There are some really big obvious things to talk about with this episode of “Michael Hayes,” like the Catholic Church and the romanticization of terrorism, specifically the IRA, and how popular American entertainment portrayed both right up until mid-September 2001 for the terrorism and, I don’t know, the late 2010s for the Catholic Church. They still give the Church a pass but they at least pretend to acknowledge it being an international child rape cabal.
What’s interesting about Act of Contrition is the fine line it has to walk. David Caruso might be openly Irish Catholic, but he’s a U.S. Attorney first so when it turns out they need to break the confessional, he’s going to throw a bunch of valid points at priest Peter Onorati but it’s very clear Caruso’s bad for wanting the Church to help stop an Irish terrorist. The only people who agree with him are Protestants after all; the show handles the denominations mostly through implication, though Rebecca Rigg’s single salient contribution is to encourage Caruso to break the priest not the Church. There’s a scene where Church lawyer Robin Gammell confronts Caruso and for a second I thought it might actually be interesting but then it’s just Gammell shaming on him.
Caruso’s character arc—realizing, oh wait, maybe this Catholic Church thing is a problem, wait, maybe sincerely held religious beliefs aren’t a real thing, wait, it’s time to take my nephew to church—is… lackluster. Though maybe not in the nineties. “Michael Hayes” was CBS after all. But, yes, the juxtapose with all the Church stuff is nephew Jimmy Galeota prepping for his first communion—Caruso’s apparently so super Catholic he sequesters Galeota for his lessons (or Mary B. Ward wanted to audition for a better part in something else)—and some montages of pensive Caruso with Roman Catholic paraphernalia. Caruso’s good, but it’s all a trope.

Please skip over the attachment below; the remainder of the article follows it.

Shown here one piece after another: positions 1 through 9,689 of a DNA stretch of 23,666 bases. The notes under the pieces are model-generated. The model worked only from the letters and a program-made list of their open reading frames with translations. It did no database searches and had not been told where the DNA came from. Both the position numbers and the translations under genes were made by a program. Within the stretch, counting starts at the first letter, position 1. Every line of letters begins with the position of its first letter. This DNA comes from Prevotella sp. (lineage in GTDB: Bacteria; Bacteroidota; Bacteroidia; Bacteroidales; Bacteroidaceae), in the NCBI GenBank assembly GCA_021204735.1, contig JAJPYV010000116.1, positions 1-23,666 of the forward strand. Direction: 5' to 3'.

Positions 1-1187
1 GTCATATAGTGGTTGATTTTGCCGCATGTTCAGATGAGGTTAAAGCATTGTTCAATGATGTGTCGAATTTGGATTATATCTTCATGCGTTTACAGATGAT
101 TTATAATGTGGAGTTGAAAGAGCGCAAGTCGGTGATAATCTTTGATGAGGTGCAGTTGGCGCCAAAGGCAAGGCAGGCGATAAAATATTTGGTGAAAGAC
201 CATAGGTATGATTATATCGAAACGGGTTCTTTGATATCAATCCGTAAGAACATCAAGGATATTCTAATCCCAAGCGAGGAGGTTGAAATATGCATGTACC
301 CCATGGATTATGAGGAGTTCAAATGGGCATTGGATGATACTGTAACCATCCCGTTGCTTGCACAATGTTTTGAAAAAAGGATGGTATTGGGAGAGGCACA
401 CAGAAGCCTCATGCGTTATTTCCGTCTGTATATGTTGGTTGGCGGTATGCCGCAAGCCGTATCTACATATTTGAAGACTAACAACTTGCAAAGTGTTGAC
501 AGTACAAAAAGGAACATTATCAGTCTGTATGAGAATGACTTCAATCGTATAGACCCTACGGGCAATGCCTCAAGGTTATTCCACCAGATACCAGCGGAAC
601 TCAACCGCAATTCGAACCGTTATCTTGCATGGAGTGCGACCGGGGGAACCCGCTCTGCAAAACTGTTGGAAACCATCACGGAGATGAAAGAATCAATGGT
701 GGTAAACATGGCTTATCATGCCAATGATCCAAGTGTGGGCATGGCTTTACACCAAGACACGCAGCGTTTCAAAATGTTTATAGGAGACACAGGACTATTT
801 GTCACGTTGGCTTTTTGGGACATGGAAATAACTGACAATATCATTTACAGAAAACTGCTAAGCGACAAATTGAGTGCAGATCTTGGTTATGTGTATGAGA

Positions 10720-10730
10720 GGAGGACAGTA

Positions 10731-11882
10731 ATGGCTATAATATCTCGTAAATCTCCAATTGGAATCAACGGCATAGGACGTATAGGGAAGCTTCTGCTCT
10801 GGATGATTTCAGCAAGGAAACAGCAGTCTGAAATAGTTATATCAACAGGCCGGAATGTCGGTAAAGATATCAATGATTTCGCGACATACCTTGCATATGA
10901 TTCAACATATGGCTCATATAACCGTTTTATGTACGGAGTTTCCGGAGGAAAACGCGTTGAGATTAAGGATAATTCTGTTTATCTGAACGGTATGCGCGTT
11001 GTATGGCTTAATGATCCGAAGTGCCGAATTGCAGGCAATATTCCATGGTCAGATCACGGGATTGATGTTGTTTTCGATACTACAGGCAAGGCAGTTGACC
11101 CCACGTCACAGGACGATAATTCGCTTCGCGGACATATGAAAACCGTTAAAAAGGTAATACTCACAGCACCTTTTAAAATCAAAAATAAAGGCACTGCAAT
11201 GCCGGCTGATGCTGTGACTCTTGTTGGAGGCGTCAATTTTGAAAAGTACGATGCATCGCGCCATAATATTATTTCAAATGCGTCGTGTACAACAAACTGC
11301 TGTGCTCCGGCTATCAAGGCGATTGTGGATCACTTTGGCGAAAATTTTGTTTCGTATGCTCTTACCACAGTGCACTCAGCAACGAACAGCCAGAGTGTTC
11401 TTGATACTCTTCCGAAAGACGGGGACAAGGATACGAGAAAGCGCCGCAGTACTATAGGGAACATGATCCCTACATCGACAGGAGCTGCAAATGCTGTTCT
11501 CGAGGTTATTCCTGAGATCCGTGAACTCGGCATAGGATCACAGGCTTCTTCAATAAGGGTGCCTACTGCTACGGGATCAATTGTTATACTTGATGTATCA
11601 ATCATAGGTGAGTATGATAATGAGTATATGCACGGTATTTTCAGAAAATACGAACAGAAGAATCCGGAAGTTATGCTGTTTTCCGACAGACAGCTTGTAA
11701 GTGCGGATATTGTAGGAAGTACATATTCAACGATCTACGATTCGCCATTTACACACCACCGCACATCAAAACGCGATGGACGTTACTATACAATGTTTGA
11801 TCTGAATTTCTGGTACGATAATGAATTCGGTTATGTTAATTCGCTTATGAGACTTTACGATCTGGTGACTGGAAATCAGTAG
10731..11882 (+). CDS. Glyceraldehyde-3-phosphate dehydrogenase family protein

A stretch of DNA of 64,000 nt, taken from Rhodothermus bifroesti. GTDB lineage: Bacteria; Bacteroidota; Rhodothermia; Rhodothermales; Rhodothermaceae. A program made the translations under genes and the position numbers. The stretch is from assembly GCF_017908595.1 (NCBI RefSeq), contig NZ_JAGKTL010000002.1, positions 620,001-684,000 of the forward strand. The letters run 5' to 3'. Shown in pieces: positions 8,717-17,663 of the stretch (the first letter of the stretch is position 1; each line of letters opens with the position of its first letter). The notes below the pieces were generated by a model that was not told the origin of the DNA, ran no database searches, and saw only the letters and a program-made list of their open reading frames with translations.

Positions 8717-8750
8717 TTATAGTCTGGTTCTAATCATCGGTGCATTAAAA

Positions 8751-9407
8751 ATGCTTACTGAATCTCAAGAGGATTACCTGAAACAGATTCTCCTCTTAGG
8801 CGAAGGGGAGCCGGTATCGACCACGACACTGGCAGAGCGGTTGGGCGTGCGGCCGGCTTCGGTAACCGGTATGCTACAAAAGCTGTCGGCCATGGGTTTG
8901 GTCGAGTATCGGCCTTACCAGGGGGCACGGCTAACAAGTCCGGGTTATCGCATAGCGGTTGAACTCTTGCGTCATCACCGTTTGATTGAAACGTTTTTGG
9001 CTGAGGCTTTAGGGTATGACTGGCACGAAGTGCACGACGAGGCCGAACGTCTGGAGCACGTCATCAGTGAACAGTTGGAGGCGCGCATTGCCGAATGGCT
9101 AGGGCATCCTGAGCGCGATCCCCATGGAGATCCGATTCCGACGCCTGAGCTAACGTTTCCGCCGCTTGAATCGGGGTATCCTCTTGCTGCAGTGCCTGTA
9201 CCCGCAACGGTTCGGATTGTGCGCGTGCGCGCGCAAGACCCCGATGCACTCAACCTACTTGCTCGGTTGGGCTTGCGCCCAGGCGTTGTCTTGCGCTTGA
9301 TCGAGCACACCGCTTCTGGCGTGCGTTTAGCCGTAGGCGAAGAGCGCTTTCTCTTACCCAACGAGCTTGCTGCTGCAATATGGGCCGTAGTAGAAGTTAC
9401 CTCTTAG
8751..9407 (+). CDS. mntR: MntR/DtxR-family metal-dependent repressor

There also seems to be some tension in the direction of the show. Demoted show creator John Romano shares the writing credit with Michael Harbert and seems to be trying to “right the wrongs” of Paul Haggis’s show running. Romano apparently really wants Caruso to have a romance with an investigator, introducing pointless but fetching FBI agent Kelly Rowan, who hangs on his every word while Caruso just tries to get out of the scene like it’s his last day on “NYPD Blue.” Caruso doesn’t even bother with the professionalism he exhibited in the pilot with now dead girlfriend Dina Meyer. Though the script’s so packed with one-liners and throwaway scenes, it’s no wonder he’s rushed.
Romano and Harbert also can’t get a good part going for Ruben Santiago-Hudson here either (because Rowan’s got his job) and he can’t hack it; it’s not Santiago-Hudson’s worst performance, but it’s not his best either and he’s now on a sharp downward trend.
Galeota’s cloying, that kind of child actor where they say cut and print when the kid can get through the dialogue, not act.
There’s also some male projection with Susan Traylor’s nun, who was always hot for Caruso’s bod when they were kids and is willing to talk horny as a nun so he knows it. It’s weird. And Caruso’s got no chemistry with her either, so it’s pointless too.
I’d really like to not dread Romano’s name in the writer credits, but I’m not sure he’ll ever give me reason to not.
Though it was cool to see Onorati and Caruso together, even if Onorati’s part is thin and Caruso’s is incomplete; both are quite good considering the constraints.